"So, if a home is producing 6,300 kWh/year (about average for 3.5 kW system in LA) and using 6,000 kWh/year, it is producing 300 kWh/ year more than it uses. If that homeowner is being paid 50 cents/kWh for the excess, and the utility resells that power for 39 cents/kWh, the 'cost to ratepayers' is 11 cents/kWh times 300 = $33/year. The 'benefit to society' however, is 6,300 kWh of clean power displacing dirty power, which makes the 'societal cost' of putting 6,300 kWh of clean, democratically owned solar power at $30, or ~.5 cents/kWh (one half of one cent per kWh). The ratepayer generator who made the choice to oversize and conserve, enjoys a cash payment of $150/year to help offset the cost of system and get a return on that investment (in addition to 100% net metering offsets). The ONLY 'loss' across all of society, is that the utility will no longer be the exclusive generation monopoly, so will not get it’s profit margin for selling power it didn't produce. Oh well, right? "
Bowers says, "So, essentially, we are taking what was a corrupt monopoly, breaking it up so that we are now participants in the renewable energy marketplace, displacing dirty fossil fuels and their profit margins to utilities with clean, democratic, sustainable power that WE own and are paid for. There is virtually NO cost increase to ratepayers for this genuinely cheap, fast, and green plan, which is EXACTLY why they hope we don’t run these numbers... This is enough of a solution to hit our full 33% RPS, and as storage solutions come online, to surpass it."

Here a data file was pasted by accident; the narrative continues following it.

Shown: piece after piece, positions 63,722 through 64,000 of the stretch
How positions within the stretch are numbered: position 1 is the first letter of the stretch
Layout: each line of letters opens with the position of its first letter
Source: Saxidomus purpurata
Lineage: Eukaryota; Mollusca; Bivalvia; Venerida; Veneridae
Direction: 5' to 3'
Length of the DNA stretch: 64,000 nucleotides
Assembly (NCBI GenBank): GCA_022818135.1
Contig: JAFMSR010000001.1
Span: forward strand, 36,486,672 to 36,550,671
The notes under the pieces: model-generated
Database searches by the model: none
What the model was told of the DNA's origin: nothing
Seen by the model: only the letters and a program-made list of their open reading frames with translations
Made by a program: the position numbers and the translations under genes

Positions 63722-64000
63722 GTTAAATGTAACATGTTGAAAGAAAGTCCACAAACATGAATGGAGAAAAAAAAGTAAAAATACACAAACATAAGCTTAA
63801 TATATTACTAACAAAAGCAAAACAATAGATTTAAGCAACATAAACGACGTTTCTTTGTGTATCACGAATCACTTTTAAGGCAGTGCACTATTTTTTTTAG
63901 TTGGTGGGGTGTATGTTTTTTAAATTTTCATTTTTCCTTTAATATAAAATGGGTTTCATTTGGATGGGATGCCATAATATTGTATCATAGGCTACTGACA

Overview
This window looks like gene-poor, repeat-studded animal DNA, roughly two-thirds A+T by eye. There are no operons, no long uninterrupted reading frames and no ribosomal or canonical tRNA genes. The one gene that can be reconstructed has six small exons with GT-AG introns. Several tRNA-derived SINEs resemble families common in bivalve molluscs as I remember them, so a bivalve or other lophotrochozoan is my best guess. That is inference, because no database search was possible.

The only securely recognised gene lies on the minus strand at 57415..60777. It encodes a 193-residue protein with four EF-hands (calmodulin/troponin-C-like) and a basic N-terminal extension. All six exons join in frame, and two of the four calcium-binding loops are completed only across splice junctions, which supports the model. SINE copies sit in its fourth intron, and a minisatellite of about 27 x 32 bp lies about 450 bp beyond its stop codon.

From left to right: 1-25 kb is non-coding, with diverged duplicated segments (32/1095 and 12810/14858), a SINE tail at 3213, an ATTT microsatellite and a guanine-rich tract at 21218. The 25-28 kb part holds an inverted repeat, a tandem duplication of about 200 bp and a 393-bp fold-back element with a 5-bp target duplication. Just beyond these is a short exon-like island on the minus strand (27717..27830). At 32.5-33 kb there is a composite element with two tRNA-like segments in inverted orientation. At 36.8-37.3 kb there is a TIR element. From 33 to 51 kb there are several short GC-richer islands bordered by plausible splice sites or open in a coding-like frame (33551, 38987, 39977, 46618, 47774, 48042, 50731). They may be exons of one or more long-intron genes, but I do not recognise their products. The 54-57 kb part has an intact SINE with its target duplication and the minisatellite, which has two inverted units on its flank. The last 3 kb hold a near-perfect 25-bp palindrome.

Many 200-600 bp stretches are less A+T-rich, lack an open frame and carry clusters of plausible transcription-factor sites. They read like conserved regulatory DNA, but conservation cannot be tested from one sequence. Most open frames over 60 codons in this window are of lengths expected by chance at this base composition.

Size and Scale: If there's so much potential in the microgrid, why hasn't it already hit gigawatt scale in the United States? All investor-owned utilities are built on the central-generation model of a large centralized power plant. Distributed generation is local, so utilities lose control of billing for electricity.
In 2002, the largest rooftop solar power system in the United States — a 1.18-MW system — was built at the Santa Rita Jail in Dublin, Calif.
With close ties between power companies and state regulators, they can put up a variety of roadblocks to see that rooftop-solar programs remain too small. The nonprofit Network for New Energy Choices puts out an annual report called "Freeing the Grid," tracking the growth of microgrid-friendly policies. Forty-two states now have rules allowing some form of net metering, where a rooftop solar owner receives retail credit for at least a portion of the electricity they generate. But many states' rules are too restrictive to allow the average person to participate, and utilities often lobby against supportive legislation.
Net-metering. (Courtesy www.thatsolarguy.com/faq/incentives.htm)